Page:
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Watch out for your health

Health and safety go beyond the physical and those in the plumbing industry are not immune. Kate Jones reports.

COVID-19, has put further pressure on the construction industry, slowing the release of some jobs. In metro Melbourne, Stage 4 Restrictions have closed many sites and forced hundreds of tradies out of work or onto reduced hours.

With thousands of construction workers and their families impacted, mental health awareness has never been more important.

Research shows that there was already a disproportionate rate of mental illness in the construction industry. It shows construction workers are six times more likely to die from suicide than an accident at work.

Research shows that there was already a disproportionate rate of mental illness in the construction industry. It shows construction workers are six times more likely to die from suicide than an accident at work.

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Watch out for your health

Further data from mental health organisation MATES in Construction reveals the suicide rate among labourers is higher than the general male population.

Experts point to various reasons for these tragic figures, including: Poor job security, Dangerous work conditions, Physically demanding work, Long hours and Project deadline pressures.

In 2018, worker entitlement fund Incolink set up the Bluehats Suicide Prevention Initiative to give construction workers someone on site to talk to about their wellbeing.

Dom Vigalanti, Incolink’s manager of intervention and support programs, said there were 250 people with mental health training wearing blue construction hats on sites around Victoria.

“They are there to invite people to talk about their mental health, which has been the problem for a long time,” he said. “Because of our own fears we don’t invite people to talk about mental health, so that’s what we’re trying to promote.

“Our first goal is to increase people’s health-seeking behaviour and the only way we’re going to do that is by asking the questions and by putting people out there who are going to look out for each other.”

Vigalanti said he expected there would be a delay of about a week or two in people reaching out for help, owing to people trying to sort through their finances first.

“What we found with the first lockdown back in March when all this started was everybody was trying to work out where their next buck was going to come from, so finance is their first issue,” he said.

“But then a week or two after that is when it starts impacting mental health when they think, ‘this is real’.”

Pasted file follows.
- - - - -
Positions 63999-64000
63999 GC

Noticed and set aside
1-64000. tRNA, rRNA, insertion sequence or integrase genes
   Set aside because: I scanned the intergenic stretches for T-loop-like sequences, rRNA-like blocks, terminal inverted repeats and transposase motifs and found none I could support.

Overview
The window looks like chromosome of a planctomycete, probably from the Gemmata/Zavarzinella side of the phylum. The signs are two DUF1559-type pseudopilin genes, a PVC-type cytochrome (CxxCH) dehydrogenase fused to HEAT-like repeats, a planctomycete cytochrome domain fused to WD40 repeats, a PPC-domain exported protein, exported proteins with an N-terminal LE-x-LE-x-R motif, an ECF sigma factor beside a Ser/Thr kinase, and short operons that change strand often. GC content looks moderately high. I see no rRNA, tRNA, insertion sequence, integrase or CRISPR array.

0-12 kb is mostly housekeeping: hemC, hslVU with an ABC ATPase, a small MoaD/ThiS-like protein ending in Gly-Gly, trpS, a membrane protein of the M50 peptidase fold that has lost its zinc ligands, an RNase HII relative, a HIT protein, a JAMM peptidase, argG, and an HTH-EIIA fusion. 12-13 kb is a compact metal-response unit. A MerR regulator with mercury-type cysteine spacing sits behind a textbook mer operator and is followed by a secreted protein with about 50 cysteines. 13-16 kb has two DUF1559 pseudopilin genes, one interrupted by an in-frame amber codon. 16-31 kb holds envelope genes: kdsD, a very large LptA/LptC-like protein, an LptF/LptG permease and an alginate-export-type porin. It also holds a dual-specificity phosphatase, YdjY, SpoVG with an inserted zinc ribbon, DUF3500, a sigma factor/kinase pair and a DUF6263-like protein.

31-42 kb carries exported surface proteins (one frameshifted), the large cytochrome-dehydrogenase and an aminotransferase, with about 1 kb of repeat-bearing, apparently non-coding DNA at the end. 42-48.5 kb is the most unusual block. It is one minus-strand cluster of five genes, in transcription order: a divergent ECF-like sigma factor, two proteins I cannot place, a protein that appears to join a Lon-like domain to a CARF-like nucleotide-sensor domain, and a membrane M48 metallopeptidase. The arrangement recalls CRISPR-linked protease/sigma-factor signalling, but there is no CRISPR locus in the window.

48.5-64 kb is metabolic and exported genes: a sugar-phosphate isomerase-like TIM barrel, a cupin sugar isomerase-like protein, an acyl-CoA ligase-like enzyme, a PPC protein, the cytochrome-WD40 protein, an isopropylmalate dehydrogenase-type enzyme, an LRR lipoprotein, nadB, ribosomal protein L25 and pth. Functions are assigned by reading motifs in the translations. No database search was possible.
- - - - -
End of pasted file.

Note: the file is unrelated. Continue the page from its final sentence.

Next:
Wayne Schwass, AFL great and founder of mental health advocacy group Puka Up, said coronavirus threw many more challenges at tradies. “Right now there’s an added layer of stress, which is really pushing people towards their limits,” he said.

“COVID has had a significant impact – jobs have been lost, hours have been reduced, income has been significantly impacted or they don’t have any. There’s issues of identity with regards to ‘I’ve lost my job, what do I do?’ and people having to homeschool and spend more time at home, and the amount of alcohol and drugs people might be using as a way of coping.

“There’s enormous stress.”

Schwass, who recently appeared in a Master Plumbers webinar on prioritising mental health, said poor mental health conditions in the male-dominated construction industry reflect generations of toxic masculinity.

“I believe so many males of all ages find it difficult, uncomfortable or just beyond their grasp to talk about well-being, mental health challenges and stresses, because of gender conditioning,” he said.

“What I mean by that is men are taught, conditioned and told to be tough, strong and resilient, but unemotional.

“So when we’re under emotional stress we don’t know what to do because we don’t have that emotional connection to be able to think, feel and communicate, or more damagingly we don’t do anything because of the fear of being judged, being seen as soft or …less of a man.”

 

Wayne Schwass, AFL great and founder of mental health advocacy group Puka Up, has six tips for staying on top of health and well-being:

  1. Acknowledge and accept whatever thoughts, feelings and emotions you’re experiencing. Don’t deny them, don’t ignore them, don’t bury them and don’t try to drink or self-medicate your way through them because it’s a natural reaction to stress.
  2. Prioritise sleep. Give yourself time to rest physically and emotionally. It sounds obvious, but if you’re tired, go to bed early.
  3. Be very selective about what you listen to, read or watch because it’s skewed to the negative. If it’s having a negative impact, don’t watch it.
  4. Exercise - doesn’t matter what you do, it’s really important physically and emotionally.
  5. Communicate. Whatever it is, find the words to communicate with someone you trust about what you’re feeling or thinking. Don’t ignore it because it becomes a bigger problem down the track.
  6. Connection. What’s fundamentally important to human beings is our sense of connection. Whilst we’re limited by lockdown there’s still plenty of ways to connect - Zoom, Microsoft teams, the phone, WhatsApp, Instagram, text messages - they’re all platforms to communicate.

Incolink has a free 24/7 counselling support service for its members available on 1300 000 129.

White International OCT 2020

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Research shows that there was already a disproportionate rate of mental illness in the construction industry. It shows construction workers are six times more likely to die from suicide than an accident at work.

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White International OCT 2020

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